On 3 November 1902 Joyce was invited to dine with Yeats and Lady Gregory.
The invitation came from WB Yeats, then staying at the Nassau Hotel on South Frederick Street, asking if Joyce would join him and his father for dinner with Lady Gregory at the hotel the following evening at 6.45.
It is a mark of Joyce’s extraordinary ability to impress people with his own importance that he had, in a short period, attracted such attention of some of the leading figures of the Irish Literary Revival. All Joyce had to show for himself was his 1900 essay on Ibsen, published in the Fortnightly Review; his 1901 essay ‘The Day of the Rabblement,’ which was critical of Yeats and Russell; and some of his poems, carefully hand-written on large sheets of parchment, which he brought everywhere with him.
Joyce had met George Russell first, on 18 August 1902, and Russell quickly alerted Yeats and Lady Gregory about the newcomer. It was a period of flux for Joyce who was just about to sit his final exams at University. Though he had decided to study medicine, Joyce had already given up his studies by the time he met Yeats and Lady Gregory at the beginning of November.
Between the dinner on 4 November and another meeting with Lady Gregory ten days later, Joyce had made up his mind to go to Paris, to pursue his medical studies there. In a diary entry on 15 November Lady Gregory noted: ‘I think he has genius of a kind and I like his pride and waywardness…. The more I know him the better I like him, and though I wish he could remain in Ireland still I would like to see him prosper somewhere. I am sure he will make a name somewhere.’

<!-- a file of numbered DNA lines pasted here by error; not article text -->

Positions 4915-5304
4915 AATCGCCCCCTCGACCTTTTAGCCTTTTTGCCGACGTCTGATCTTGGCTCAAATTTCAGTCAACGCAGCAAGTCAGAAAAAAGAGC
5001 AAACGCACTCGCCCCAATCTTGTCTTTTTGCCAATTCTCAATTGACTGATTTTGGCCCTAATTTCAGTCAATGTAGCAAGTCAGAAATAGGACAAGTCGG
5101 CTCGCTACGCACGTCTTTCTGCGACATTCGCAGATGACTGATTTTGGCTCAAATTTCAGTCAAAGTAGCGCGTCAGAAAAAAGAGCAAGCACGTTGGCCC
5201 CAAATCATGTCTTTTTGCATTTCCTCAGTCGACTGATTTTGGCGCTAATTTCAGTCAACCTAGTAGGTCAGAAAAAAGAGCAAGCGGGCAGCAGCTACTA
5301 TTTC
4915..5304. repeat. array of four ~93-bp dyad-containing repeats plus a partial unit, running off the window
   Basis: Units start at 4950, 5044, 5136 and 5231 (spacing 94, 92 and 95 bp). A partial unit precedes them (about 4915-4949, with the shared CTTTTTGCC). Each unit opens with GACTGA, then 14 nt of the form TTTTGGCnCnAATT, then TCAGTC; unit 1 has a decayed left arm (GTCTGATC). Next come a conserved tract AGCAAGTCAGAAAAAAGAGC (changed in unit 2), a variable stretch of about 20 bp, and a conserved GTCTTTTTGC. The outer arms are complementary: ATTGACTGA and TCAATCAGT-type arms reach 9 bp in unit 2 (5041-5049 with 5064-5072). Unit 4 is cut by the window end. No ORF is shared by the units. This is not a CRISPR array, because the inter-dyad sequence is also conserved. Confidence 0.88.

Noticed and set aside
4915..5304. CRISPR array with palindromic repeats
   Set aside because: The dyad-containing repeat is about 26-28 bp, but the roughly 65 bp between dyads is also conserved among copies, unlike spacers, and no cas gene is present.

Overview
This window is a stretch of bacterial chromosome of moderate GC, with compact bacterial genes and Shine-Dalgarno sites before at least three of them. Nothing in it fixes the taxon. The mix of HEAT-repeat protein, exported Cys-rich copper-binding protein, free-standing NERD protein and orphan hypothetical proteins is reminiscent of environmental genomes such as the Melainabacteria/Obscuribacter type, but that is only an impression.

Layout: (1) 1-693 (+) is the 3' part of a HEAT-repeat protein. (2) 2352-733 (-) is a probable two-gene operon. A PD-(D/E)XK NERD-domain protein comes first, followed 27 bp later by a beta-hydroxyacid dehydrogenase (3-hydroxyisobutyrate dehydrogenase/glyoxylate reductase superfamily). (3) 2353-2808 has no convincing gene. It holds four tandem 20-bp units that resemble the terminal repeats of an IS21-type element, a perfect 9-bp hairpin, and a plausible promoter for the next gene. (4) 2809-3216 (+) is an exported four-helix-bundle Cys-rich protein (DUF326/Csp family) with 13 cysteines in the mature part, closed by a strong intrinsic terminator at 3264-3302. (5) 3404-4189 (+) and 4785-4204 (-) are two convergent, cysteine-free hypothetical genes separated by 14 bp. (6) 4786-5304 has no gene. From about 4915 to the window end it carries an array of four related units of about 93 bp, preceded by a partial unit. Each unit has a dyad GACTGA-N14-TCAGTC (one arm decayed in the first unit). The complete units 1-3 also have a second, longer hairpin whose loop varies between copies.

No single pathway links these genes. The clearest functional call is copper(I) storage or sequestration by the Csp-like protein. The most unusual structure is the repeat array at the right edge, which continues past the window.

Having made up his mind, Joyce had no hesitation in writing to Gregory asking for her assistance in his move to Paris. Writing from Coole Park on 23 November, she said she would be happy to do whatever she could for him, but felt it would not be much. She did contact Yeats and Synge to ask them to assist him, and also contacted EV Longworth, editor of the Daily Express, asking him if he might send Joyce books for review.
One of the first books Longworth sent Joyce to review was Gregory’s Poets and Dreamers which Joyce slated. Longworth even published the review with Joyce’s initials at the bottom, to make sure that it was clear who had written it. Though she was offended by the review she doesn’t seem to have taken it to heart, and when Joyce was leaving Dublin in October 1904 Gregory gave him £5.
Sources & Further Reading:
Joyce, James: Letters of James Joyce, vol. I edited by Stuart Gilbert, vol. II edited by Richard Ellmann, London: Faber & Faber, 1957, 1966.
Norburn, Roger: A James Joyce Chronology, Basingstoke: Palgrave Macmillan, 2004.
Saddlemyer, Ann: ‘James Joyce and the Irish Dramatic Movement’, in James Joyce: A Joyce International Perspective, Suheil Bushrui & Bernard Benstock (eds), Gerrards Cross: Colin Smythe, 1982.